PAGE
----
Dad finished high school in Indianapolis. When a buddy enlisted in the Army, Dad joined him. That was 1952.

The Wandering Soldier went to Korea at 21.

He didn’t see much action there as the bulk of his service was spent in Japan, training for a special mission.

Dad lost his front teeth in a bar brawl there. Just as a guy was swinging a beer bottle, a buddy said “Duck!” and Dad turned right into the line of fire.

False teeth filled that space for the rest of his life. (In the photo at right, Dad is center, with cigarette.)

That aside, Dad always had fond memories of Japan. He liked the Japanese people and I’ve always suspected that on his furloughs, when he bought a Honda motorcycle and toured the north, he had a Japanese lover. At least he never said anything about that, but did bring back a book about Hokkaido, full of photos of topless Japanese fisherwomen.

Wandering Soldier returned to the U.S. restless and, on a blind date, met Mom. (The picture above, left to right, Dad, Mom and Grandpa Adams, is probably from 1956, since they were married in Dec. 1957.)

At this point in the story, Organization Man has created The Family Project and we’re in Olney, Maryland, where Dad cultivates a love of painting, crab-netting and fishing, traveling across country, working in his basement office and taking pride in being a “self-made man.” The whole “Christian Artist” is a worth another post, so I’ll save it for now.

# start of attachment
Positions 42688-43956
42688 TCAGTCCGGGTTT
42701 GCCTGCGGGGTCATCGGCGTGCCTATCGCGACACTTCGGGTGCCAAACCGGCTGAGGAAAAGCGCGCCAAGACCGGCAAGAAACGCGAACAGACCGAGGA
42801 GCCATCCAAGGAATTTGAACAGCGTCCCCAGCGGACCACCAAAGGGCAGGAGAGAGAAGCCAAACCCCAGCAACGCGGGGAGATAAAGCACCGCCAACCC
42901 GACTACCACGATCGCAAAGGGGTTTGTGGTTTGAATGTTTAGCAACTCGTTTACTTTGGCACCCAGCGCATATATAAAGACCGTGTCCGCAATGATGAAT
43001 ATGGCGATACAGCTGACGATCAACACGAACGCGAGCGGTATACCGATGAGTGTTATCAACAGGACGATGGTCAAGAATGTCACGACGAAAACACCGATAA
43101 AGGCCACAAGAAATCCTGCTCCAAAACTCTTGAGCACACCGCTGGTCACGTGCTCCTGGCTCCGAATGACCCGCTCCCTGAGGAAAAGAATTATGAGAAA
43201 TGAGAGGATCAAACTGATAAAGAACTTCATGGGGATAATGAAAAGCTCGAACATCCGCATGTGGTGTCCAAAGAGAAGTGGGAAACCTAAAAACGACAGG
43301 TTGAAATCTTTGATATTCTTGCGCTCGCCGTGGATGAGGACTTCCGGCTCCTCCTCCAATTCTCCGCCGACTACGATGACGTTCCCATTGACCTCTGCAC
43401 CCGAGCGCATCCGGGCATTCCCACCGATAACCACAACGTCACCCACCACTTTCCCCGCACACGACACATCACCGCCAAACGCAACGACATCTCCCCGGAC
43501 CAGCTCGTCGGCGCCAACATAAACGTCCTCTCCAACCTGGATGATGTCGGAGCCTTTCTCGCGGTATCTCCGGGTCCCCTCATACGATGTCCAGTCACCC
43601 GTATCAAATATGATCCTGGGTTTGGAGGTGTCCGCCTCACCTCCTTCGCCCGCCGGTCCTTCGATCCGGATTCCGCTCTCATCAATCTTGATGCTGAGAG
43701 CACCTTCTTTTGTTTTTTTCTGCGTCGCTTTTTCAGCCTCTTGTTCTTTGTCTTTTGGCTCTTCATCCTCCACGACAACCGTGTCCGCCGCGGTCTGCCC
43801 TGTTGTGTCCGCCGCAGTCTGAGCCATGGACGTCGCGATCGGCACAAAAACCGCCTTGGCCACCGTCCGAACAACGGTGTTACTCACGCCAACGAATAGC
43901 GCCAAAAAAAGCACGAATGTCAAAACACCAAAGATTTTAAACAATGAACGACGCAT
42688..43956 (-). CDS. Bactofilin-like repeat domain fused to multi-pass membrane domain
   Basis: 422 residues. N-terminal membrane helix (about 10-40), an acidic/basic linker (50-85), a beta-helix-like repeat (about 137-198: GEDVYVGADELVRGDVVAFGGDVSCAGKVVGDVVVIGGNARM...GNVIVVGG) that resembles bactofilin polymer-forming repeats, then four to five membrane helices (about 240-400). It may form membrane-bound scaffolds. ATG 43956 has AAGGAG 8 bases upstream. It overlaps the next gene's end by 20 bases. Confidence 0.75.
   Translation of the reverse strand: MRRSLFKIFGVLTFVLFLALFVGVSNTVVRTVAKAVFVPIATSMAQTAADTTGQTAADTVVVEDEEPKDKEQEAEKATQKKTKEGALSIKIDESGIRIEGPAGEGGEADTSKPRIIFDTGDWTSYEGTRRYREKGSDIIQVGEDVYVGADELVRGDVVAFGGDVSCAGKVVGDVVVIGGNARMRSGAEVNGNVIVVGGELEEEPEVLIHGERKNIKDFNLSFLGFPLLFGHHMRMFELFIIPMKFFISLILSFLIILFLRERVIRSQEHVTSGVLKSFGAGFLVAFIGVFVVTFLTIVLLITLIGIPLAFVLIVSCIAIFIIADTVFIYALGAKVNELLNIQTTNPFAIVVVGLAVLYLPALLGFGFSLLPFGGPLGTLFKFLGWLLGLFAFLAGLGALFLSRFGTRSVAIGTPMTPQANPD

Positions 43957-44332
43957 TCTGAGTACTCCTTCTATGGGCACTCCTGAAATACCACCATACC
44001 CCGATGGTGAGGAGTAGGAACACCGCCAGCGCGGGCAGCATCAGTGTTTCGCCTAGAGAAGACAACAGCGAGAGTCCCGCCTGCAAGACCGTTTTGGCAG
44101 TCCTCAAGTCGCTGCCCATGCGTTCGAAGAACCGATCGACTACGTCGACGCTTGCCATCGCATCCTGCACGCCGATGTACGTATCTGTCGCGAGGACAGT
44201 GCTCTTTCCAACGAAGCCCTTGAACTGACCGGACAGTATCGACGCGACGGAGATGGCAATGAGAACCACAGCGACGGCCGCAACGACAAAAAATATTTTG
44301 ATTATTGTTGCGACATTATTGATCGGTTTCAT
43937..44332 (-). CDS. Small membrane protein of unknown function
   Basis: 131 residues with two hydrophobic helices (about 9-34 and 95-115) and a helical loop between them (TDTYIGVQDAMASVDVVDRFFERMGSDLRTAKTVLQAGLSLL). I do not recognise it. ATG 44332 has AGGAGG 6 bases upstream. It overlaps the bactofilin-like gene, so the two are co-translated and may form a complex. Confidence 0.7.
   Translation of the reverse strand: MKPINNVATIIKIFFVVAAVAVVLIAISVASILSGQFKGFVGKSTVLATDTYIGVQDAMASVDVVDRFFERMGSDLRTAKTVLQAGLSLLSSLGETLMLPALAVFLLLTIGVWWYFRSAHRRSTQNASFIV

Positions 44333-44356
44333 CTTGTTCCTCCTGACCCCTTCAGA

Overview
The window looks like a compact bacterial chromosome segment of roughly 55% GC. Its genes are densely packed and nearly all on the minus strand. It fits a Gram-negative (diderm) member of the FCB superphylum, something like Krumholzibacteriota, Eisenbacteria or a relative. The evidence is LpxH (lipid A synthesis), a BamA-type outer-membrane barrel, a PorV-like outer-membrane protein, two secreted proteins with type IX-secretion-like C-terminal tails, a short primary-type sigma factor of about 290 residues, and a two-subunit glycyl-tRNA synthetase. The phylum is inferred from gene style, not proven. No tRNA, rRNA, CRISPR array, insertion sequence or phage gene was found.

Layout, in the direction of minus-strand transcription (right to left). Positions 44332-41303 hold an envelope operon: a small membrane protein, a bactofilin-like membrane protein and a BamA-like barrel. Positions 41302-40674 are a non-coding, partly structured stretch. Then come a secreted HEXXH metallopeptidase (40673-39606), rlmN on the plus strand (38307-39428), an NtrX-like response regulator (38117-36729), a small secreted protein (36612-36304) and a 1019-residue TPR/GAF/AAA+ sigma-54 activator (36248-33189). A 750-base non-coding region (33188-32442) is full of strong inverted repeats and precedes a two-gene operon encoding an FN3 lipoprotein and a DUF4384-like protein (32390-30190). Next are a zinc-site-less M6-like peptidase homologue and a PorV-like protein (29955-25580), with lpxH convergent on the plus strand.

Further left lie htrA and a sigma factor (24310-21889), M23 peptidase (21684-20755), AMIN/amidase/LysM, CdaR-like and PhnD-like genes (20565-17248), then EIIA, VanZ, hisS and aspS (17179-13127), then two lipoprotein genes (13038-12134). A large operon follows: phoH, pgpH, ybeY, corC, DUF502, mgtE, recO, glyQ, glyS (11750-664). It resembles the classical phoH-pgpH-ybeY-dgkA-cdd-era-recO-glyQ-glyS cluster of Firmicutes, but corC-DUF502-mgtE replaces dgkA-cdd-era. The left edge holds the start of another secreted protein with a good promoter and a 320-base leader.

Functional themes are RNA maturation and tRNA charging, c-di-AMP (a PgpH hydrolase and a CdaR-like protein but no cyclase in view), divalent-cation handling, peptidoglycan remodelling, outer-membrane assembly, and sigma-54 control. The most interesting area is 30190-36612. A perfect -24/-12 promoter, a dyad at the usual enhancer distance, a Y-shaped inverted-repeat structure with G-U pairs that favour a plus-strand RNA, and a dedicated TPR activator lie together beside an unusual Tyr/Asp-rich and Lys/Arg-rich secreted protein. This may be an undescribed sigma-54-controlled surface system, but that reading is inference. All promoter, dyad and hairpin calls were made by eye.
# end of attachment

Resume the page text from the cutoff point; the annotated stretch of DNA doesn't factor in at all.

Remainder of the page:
Then there was that day in Maryland when I drove the riding mower through the garage door.

Dad and I had fundamentally divergent temperaments: I was dreamy, moody and emotional; he was focused, rigid and rational.

There wasn’t a time in my early life where I felt nurtured by him, even when he took my brother and me fishing. I’d get bored and start to talk. He told me to shut up or I’d drive away the fish.

If he was working on something in the garage, he’d send me to look for a 3/8″ crescent wrench in the basement. I’d return a half-hour later with a hammer.

Absolutely drove him bonkers.

So one day, in Maryland, he agrees to show me how to drive the riding lawn mower. I’m, oh, somewhere between 8 and 10 years old at this point. He demonstrates how to put it in gear, where the brake is, how to go in reverse—probably in more detail than I was able to take in at the time.

The mower starts with a roar and I’m off, everything going fine, tooling around the driveway, the cutting blade up and sailing like a breeze. Then I’m heading toward the garage and I panic. Where’s the brake again?!

CRASH. Right through the door.

I can still hear him running after me, howling in my ear.

~ by completelyinthedark on January 3, 2011.

2 Responses to “Sons and Fathers”

  1. Hello, I wrote because you give the name of your mother as “Hazel HOFFERT.” If she was the daughter of John Wesley HOFFERT and Dora Ethel JENKINS, please contact me, for genealogical reasons.

    Thank you.

    Alice Marie Beard


    • Thanks for your comment, Alice. My grandmother Hazel’s father died in 1945, I believe. As a child I do remember Great-grandmother Hoffert, who Dad called “Maulkie.” Don’t believe we’re speaking of the same people.